In her Detroit office, Stacy Goldberg, RN ’97/MPH ’99, points to a giant table overflowing in a colorful potpourri of product samples—everything from organic gold tea and flax cereal with chia seeds to gluten-free crackers, sunbutter spread, and gluten-free flour. Goldberg rifles through the stash of healthy options, caressing the crinkly wrappers, plucking an energy bar, hydration drink, and chip package out of the pile like they’re gold. With her dark brown eyes lighting up behind her glasses, she says, “We’ve got foods that taste good.”
“We” is the bustling infant enterprise Savorfull. Launched in June 2012, it’s one of the many new businesses springing up in Detroit, helping to create a vibrant entrepreneurial community in the city. As Savorfull CEO, Goldberg sets up manufacturers of healthy foods free from common allergens and artificial ingredients with retailers, eateries, and other clients seeking such products.
Goldberg’s primary goal is to dispel the notion that “free-from foods” taste like cardboard. And long term? Within five years she says she wants to be recognized as the leading food-product nutrition expert in the free-from world. “I envision people being able to go into stadiums, schools, their workplaces, and major fitness centers and have a healthful, free-from choice that tastes good.”
Tweaking the recipe
When Goldberg, now 37, was a senior in high school, her father was diagnosed with high cholesterol. At that point her mother began cutting back on fried foods, cooking more lean meats and vegetables, and incorporating healthier oils into the family’s diet. That experience spurred Goldberg to focus on a career in nutrition while she earned her nursing degree at U-M.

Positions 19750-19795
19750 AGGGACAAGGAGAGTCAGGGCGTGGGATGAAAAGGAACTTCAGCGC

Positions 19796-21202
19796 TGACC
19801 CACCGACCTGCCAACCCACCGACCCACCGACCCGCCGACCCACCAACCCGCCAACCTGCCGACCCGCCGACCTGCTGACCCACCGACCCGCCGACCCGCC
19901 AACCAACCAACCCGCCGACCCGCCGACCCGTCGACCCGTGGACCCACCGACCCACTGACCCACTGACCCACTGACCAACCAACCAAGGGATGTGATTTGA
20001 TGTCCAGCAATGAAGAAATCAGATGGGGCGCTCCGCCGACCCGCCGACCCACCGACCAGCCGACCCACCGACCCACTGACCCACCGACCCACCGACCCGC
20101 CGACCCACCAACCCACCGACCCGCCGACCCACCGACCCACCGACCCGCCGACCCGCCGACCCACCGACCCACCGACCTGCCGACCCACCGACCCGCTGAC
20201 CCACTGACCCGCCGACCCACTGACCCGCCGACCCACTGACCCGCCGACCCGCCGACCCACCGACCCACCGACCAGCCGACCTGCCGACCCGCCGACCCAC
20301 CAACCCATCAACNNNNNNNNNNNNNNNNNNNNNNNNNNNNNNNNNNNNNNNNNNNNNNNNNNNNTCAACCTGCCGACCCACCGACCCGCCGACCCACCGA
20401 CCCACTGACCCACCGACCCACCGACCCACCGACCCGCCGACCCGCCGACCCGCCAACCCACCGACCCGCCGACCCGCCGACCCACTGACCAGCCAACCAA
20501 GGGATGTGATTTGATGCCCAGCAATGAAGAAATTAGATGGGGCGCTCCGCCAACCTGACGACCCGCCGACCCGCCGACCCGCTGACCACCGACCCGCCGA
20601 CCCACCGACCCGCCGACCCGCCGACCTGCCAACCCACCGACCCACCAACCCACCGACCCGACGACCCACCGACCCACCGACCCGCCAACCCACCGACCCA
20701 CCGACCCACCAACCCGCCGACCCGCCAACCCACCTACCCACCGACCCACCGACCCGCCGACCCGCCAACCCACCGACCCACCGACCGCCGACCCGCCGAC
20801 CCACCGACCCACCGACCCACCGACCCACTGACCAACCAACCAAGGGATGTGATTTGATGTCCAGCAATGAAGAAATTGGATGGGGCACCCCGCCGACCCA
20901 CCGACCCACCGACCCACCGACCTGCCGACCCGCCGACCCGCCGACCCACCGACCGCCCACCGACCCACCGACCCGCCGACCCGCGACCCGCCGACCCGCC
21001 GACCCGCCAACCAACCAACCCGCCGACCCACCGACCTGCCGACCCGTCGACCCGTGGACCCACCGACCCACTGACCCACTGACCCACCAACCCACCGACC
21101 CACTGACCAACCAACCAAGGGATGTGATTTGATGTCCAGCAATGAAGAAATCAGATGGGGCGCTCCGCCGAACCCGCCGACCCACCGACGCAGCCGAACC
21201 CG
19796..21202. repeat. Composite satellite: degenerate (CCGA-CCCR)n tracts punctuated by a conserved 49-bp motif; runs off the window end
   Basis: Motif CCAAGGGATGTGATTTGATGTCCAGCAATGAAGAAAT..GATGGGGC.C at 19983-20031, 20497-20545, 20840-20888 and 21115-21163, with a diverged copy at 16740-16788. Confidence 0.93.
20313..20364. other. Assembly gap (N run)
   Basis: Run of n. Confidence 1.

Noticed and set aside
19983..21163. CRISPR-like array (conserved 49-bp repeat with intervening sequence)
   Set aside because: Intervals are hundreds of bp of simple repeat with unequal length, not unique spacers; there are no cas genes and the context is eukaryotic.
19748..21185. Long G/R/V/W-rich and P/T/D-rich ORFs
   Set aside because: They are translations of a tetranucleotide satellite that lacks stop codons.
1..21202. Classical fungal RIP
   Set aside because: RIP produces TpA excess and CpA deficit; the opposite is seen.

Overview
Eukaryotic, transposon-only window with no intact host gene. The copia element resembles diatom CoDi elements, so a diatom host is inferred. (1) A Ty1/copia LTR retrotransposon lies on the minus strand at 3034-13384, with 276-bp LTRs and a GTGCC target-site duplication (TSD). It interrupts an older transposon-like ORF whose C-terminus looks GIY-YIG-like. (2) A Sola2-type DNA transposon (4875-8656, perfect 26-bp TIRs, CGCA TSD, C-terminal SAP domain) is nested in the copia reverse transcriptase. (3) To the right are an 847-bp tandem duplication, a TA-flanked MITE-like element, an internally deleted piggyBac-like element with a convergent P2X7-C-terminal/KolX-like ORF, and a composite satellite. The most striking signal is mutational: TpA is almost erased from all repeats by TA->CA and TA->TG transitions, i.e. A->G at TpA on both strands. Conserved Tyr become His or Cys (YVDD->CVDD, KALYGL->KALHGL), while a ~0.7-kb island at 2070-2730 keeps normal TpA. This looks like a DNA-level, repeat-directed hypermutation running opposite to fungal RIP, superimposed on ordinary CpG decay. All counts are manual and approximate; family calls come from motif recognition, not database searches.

During a clinical rotation at the Oakland County Health Department, Goldberg educated pregnant, low-income women about nutrition, which sparked a light bulb, she says. “I liked learning about food and understanding the relationship between pregnancy and nutrition.”
She went on to earn a master’s degree in public health specializing in human nutrition, and spent a dozen years as a practicing nurse and nutrition consultant. Her clients included individuals, corporations, gyms, and athletic clubs. But Goldberg ultimately realized that counseling wasn’t scaleable. She wanted to reach more people. She wanted something bigger.
That’s when another light bulb sparked. Almost every phone call Goldberg was getting seemed to be from patients suffering a gluten, peanut, or dairy allergy, or from individuals looking to live a free-from lifestyle. She sensed an opportunity exploding from a consumer perspective. In fact, the market for gluten-free foods alone is expected to hit $42 billion over the next few years, according to the consumer market research firm Packaged Facts.
Non-genetically modified products will be the next big trend, Goldberg predicts. “We don’t have enough information to tell us that genetically modified organisms (GMOs) aren’t harmful, so we need to be on the proactive side.” As a result, she researches and sells non-GMO products to clients (like yoga studios) who prefer GMO-free fare.
A taste for business
Initially, Savorfull’s business model was focused on online nutritional counseling, then on a monthly subscription-based model that delivered samples of free-from foods to consumers’ doorsteps. The business began to evolve when Goldberg became part of Bizdom, an entrepreneurial business accelerator started by Dan Gilbert, chairman/founder of Quicken Loans Inc. Savorfull was one of two businesses out of 300 selected for business support and mentoring. As a result Goldberg enjoys access to the resources of Bizdom and the Quicken Loans family of companies. Bizdom, meanwhile, has an equity stake in the company in return for a share of the profits.